Saturday, January 12, 2008

Thwarted

It's Nicola's fault. At least, I've decided to blame her.

She went and got me hooked on J.R. Ward, who (as I noted in my GoodReads review) drives me up a tree with some of her style indulgences:

Dear Ms. Ward:

Let's talk a little bit about writing tics, and things that make me kind of insane.

Thing 1: Please. Let's not get lazy with our vocabulary. Saying "shitkickers" instead of shoes or boots -- especially when it's in the omniscient narrative voice and not being voiced by a character -- gets extremely tiresome. Very, very, very tiresome.

Thing 2: I kind of get that, since vampires are a different species than humans, you don't want them saying, "Man," to each other. I get it. But "male" feels contrived, and "my brother" gets wearying after a while, too. Can't they just have a conversation without the whole, "No, my brother, blah blah blah"? How 'bout: "No, blah blah blah."

Thing 3: I just don't like a lot of your writing style. It keeps throwing me out of the story because it feels vaguely contrived. Here are these centuries-old vampires and half the time they sound vaguely overly formal (which I guess is appropriate), but the other half of he time, they sound like a bunch of pre-teen gangbanger wannabes. And don't get me started on the self-indulgent tics in the narrative voice, really. "Shitkickers" is just the beginning of it.

So, given the Three Big Peeves, how did I come to find myself devouring your books like a starving woman?

Well. Um. You plot like some kind of evil genius. I'm in love with at least three of your characters. And I couldn't put the damn things down because I wanted to know what happened next. It took me four days to whip through your entire series and now I WANT MORE.

Plus, um, you write a smokin' hot love scene. Just sayin'.


And now I'm rereading the Black Dagger books but I can't find book 3 (Zsadist*/Bella in Lover Awakened) and it's making me nuts. I went on a book-finding mission this week and none (NONE!) of the bookstores in Charlotte have the damn thing. So I ended up with a boatload of other vampire romance novels, which could result in new addictions or (more likely) very snarky reviews.

One last note and then I'm off to do my Saturday thing: Ward has won my loyalty because I am All About Her Heroes. Normally, I'm into the novels because I really dig a heroine and identify with and root for her. This is the first time when I've really (almost exclusively) been engaged with the male characters, the perspective and culture. It doesn't hurt that they're tapping my previously suppressed prediliction for hard-core alpha males who are simultaneously dominant and entirely wrapped up in what's going on with the women in their lives. (Another great example is the straight-fantasy Dark Jewels trilogy by Anne Bishop. Sigh.)

* One thing I forgot to mention in my review: How stupid I think the heroes' names are. Really, really stupid. Although I've obviously gotten over it.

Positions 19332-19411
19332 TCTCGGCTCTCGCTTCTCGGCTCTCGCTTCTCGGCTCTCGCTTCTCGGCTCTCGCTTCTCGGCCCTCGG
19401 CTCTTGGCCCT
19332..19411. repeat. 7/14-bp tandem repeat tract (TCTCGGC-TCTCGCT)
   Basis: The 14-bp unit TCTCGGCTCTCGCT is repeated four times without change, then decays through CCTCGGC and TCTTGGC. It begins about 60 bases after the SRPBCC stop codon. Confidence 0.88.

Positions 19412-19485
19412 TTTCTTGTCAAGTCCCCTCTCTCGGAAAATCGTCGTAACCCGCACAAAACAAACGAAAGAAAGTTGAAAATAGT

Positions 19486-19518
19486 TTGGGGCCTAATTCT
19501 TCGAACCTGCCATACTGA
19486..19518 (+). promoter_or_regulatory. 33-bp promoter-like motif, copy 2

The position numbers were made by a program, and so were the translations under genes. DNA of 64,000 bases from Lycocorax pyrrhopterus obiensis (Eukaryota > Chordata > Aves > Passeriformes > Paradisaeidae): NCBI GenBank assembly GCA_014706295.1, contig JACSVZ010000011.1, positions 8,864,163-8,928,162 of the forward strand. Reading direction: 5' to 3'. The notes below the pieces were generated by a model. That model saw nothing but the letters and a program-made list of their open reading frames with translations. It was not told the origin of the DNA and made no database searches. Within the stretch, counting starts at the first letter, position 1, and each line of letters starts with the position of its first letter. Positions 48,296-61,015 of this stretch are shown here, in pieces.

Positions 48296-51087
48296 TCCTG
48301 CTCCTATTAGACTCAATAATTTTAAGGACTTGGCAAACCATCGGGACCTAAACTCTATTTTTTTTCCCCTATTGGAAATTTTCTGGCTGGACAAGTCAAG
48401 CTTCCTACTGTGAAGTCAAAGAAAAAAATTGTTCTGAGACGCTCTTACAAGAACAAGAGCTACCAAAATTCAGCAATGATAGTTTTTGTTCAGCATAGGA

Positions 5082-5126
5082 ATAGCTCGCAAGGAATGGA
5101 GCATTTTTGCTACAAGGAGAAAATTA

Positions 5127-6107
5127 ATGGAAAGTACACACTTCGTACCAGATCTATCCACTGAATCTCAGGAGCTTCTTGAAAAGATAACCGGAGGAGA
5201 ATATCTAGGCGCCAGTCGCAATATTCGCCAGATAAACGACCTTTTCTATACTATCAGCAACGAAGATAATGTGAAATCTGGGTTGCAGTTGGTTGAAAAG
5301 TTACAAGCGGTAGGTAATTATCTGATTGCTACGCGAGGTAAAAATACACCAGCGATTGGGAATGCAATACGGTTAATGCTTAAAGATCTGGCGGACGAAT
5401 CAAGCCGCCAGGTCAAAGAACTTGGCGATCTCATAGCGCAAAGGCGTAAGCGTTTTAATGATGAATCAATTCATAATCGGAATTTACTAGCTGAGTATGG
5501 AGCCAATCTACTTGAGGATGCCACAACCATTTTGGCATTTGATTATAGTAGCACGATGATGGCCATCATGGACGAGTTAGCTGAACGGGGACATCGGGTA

6 comments:

Jane said...
This comment has been removed by the author.
Jane said...

If one wished to join the ranks of those being driven crazy by Ms. Ward's writing tics, what would be the best book with which to start? I hate wandering into Book 6 of a 32-part series and having to figure out all the names and past events.

Nicola O. said...

The first one is "Dark Lover, and the hero's name is Wrath (although there might be an extra H in it somewhere).

I actually love the narrative voicing. It sounds "right" for a close-knit group of over-charged testosterone-gifted warrior/soldier/gangbangers might sound.

Or at least it sounds like how a sheltered suburban soccer mom would imagine a close-knit group of over-charged testosterone-gifted warrior/soldier/gangbangers might sound.

And you have to admit, she's consistent!

I also hate the names, and the words from the "old language" are pretty silly.

Christine e. said...

I just left a comment on Nicola's "rebuttal" blog post about this series. Was inspired by these posts to get Dark Lover. I find myself agreeing with both of you on the things you love and hate (the names, oh god, the names!) about the series.

Just wanted to comment that it doesn't strike me as odd that they refer to each other as "brother" all the time. I think it's because I'm black so have grown up hearing unrelated men unselfconsciously use the word "brother" with each other my whole life.

Ward uses the word almost exactly the way black men use it amongst themselves, and it works for me. They're an oppressed minority, after all! I'm holding my fist in the air and shouting, Black ... I mean ... Vamp Power!

Nicola O. said...

I thought the same thing Christine! I didn't mention it because I can't really speak from a position of authority on black men's language. But between that and the outsized physiques, I sort of get an image of a black athlete, along the lines of The Rock, for most of these guys. Then it's startling when she mentions their fair skin or red hair or whatever.

O'Donovan said...

Yeah, I had the same thing -- and I appreciate your perspective, Christine! -- but I was slightly bothered by the whole "rich white guys born before the industrial age" adoption of the language.

OTOH, I like your take on oppressed minority language and I'm going to apply it as a balm to my ruffled sense of dialogue. ;)

Vamp power, indeed.

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